Fixed-point atan2

First pub­lished Feb­ru­ary 6, 2012 then tak­en down for revi­sion. Updat­ed fur­ther in Jan­u­ary 2017 to cor­rect errors and expand expla­na­tions.

atan2 is a freak­ing use­ful func­tion: given some y and x1, it com­putes their “four-quad­rant” arc­t­an­gent2, which is basi­cal­ly that coordinate’s angle in polar form.

The­se two beau­ti­ful Wikipedia dia­grams explain why it’s so much bet­ter than the naïve atan(y/x):


It also shows the rea­sons why I suf­fered a stroke of unsan­i­ty and whipped up my own atan2 func­tion in Q15 fixed point/1.0.15/1.15/whycan’twehaveonenameforthis for­mat that’s so com­mon­ly used by DSP chips:

  1. You see how smooth that thing is? That’s because it was gen­er­at­ed in some high-falutin’ float­ing point on a fan­cy machine with a sweet FPU. Well, I pro­gram itty-bit­ty embed­ded micro­con­trollers with nary a hard­ware inte­ger divider, so I use fixed-point arith­metic for my math. One of the more pop­u­lar fixed-point for­mats is Q15, which is tak­ing a 16-bit signed two’s com­ple­ment inte­ger3 and instead of hav­ing it rep­re­sent [-32768, 32767], have it rep­re­sent [-1, 1 - 2^{-15}]4. I used it out of con­ve­nience since I knew a few of the tricks for mak­ing Q15 com­pu­ta­tions go fast.
  2. The range on atan2 out­put is [-\pi, \pi]. That’s nice and math­emag­i­cat­i­cal, but not so use­ful an angle rep­re­sen­ta­tion on a micro­con­troller. See, first, that doesn’t fit inside of a Q15 num­ber. Then even if it did, it’d still be waste­ful to have your angle’s range be book­end­ed by tran­scen­den­tal num­bers. You got only 16 bits! You want every pos­si­ble 16-bit num­ber to be a valid and use­ful angle, even­ly cov­er­ing the whole range of pos­si­ble angu­lar posi­tions still with­out redun­dan­cy. For exam­ple, there shouldn’t be dif­fer­ent rep­re­sen­ta­tions for both \frac{2}{3}\pi and -\frac{4}{3}\pi, since they’re the same angu­lar posi­tion. So, let’s map our 16-bit range [-2^{15}, 2^{15} - 1] or [-32768, 32767] to (almost) a full turn of the cir­cle [-\frac{2^{15}}{2^{16}}\text{ turns}, \frac{2^{15} - 1}{2^{16}}\text{ turns}] which is real­ly [-\frac{1}{2}\text{ turns}, \frac{32767}{65536}\text{ turns}].

Fixed point angular representation

A turn here is of course a rota­tion of 2\pi radi­ans, so all this map­ping does is assign a scal­ing fac­tor between radi­ans and 16-bit num­bers in a unit we’ll call bina­ry radi­ans, or brads. Specif­i­cal­ly, between one turn’s worth of radi­ans and the whole 16-bit space’s worth of brads.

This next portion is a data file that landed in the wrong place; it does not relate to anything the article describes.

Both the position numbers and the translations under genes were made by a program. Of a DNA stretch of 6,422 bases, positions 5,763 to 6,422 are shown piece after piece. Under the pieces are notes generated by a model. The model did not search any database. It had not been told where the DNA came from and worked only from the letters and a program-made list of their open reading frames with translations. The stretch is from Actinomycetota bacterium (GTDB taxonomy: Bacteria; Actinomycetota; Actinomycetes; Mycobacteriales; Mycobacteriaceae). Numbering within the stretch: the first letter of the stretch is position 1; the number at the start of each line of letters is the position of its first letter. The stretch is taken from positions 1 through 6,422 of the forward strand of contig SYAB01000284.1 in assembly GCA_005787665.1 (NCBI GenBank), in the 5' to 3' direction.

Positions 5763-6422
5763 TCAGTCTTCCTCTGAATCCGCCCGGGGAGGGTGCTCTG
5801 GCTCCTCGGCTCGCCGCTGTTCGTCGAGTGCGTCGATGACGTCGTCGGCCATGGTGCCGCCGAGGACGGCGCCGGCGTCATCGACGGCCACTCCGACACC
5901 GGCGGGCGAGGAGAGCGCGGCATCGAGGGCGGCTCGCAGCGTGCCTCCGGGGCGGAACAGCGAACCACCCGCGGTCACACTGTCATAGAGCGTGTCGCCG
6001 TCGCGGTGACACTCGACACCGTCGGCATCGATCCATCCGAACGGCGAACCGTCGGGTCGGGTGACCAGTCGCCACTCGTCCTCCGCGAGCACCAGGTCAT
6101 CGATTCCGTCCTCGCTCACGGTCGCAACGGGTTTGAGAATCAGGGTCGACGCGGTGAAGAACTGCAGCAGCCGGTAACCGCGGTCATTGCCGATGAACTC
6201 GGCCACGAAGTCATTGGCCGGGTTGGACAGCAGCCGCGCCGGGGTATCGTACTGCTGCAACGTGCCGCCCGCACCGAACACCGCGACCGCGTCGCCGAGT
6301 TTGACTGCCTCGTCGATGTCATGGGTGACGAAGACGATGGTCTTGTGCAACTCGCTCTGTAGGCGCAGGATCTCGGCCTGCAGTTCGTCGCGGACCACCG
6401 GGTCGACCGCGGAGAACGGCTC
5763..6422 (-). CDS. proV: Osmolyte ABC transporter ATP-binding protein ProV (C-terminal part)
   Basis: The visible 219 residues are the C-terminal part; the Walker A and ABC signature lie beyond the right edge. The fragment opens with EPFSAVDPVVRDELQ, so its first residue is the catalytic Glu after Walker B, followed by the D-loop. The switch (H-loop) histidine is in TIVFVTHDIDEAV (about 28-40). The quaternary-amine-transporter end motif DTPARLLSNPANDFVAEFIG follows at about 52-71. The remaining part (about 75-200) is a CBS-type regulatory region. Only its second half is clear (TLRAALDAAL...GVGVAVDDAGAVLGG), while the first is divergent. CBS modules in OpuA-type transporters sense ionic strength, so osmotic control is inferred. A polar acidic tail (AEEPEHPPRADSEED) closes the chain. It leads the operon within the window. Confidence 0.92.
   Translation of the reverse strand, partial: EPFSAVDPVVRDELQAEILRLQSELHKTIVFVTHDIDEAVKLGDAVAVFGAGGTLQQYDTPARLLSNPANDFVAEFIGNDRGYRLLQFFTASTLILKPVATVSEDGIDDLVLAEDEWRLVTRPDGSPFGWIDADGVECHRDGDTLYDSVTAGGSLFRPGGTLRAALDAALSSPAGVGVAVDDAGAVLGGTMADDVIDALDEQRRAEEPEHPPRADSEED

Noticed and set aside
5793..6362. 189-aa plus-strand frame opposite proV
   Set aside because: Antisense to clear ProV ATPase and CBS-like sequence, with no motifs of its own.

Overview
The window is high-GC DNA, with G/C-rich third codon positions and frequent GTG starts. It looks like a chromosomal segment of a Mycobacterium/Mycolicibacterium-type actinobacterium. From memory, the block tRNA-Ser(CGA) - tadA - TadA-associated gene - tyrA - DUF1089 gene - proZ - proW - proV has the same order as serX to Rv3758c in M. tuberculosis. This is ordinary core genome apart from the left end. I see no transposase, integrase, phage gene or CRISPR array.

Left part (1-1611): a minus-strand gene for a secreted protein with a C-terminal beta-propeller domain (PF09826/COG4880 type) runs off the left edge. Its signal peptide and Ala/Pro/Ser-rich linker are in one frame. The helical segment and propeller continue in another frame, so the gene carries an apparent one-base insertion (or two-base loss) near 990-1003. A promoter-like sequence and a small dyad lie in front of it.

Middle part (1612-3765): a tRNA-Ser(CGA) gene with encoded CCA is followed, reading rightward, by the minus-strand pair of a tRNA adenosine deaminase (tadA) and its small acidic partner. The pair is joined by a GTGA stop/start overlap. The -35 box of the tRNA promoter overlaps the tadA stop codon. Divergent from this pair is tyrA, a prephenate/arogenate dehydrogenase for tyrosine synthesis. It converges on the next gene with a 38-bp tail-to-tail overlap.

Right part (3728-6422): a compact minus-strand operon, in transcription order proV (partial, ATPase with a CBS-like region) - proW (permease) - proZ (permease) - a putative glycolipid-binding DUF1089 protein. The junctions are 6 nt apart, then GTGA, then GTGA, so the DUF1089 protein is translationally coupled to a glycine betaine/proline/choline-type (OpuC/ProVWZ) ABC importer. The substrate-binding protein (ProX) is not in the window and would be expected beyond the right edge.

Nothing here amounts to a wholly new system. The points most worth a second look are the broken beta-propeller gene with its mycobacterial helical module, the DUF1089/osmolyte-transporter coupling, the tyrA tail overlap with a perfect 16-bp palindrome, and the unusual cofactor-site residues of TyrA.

\text{angle in radians} = \frac{2\pi\text{ rad}}{2^{16}\text{ brad}} \times \text{angle in binary}

How­ev­er, this par­tic­u­lar fac­tor does more than only pre­serve pre­ci­sion. It aligns the over­flow bound­ary of 16-bit inte­gers to the wrap­ping that hap­pens to angles each turn. It ele­gant­ly exploits the mod­u­lar arith­metic prop­er­ty of bina­ry num­bers to provide angle wrap­ping and canon­i­cal­iza­tion. Just like adding 1° to 359° gives 0°, adding 1 to 32767 fixed point units gives -32768 fixed point units.

This avoids hav­ing to per­form mod­u­lo dur­ing angle com­pu­ta­tions to keep them “in range,” includ­ing the fair­ly expen­sive fmod.

Even more con­ve­nient­ly, signed bina­ry inte­gers can be con­vert­ed to and from unsigned “for free,” as they are sim­ply dif­fer­ent ways to inter­pret the same bit pat­tern. Guess what? This works per­fect­ly on angles in brads because it’s anal­o­gous to con­vert­ing between [-\pi, \pi) and [0, 2\pi). As an exam­ple, let’s say you have the angle \frac{4}{3}\pi, ini­tial­ly rep­re­sent­ed as 43691 brads:

\begin{aligned} \frac{4}{3}\pi\text{ rad} \times \frac{2^{15}\text{ brad}}{\pi\text{ rad}} &= 43691\text{ brad} \\ &\equiv -21845 \pmod{2^{16}}\text{ brad} \\ &= -21845 \text{ brad} \times \frac{\pi\text{ rad}}{2^{15}\text{ brad}} \\ &\approx 0.66666\pi\text{ rad}\\ &\approx -\frac{2}{3}\pi\text{ rad} \end{aligned}

Free con­ver­sions of angles to non-neg­a­tive val­ues and auto­mat­ic rota­tion wrap­ping are incred­i­bly pow­er­ful for dig­i­tal com­pu­ta­tion. We can do wicked fast things like lim­it­ed-pre­ci­sion sin and cos lookup tables:

const int16_t sin_lut[4096]; // a 2^12 table of precomputed sin values
const uint16_t angle; // angle in 16-bit binary radians

// right shift because there are 16x possible angles as table entries
const int16_t sin_of_angle = sin_lut[angle >> 4];

// cos(x) = sin(x + pi / 2), pi / 2 rad = 16384 brad
const int16_t cos_of_angle = sin_lut[(angle + 16384) >> 4];

// we can also round to the nearest entry
const int16_t sin_of_rounded_angle = sin_lut[(angle + (1 << 3)) >> 4];

// or linearly interpolate between them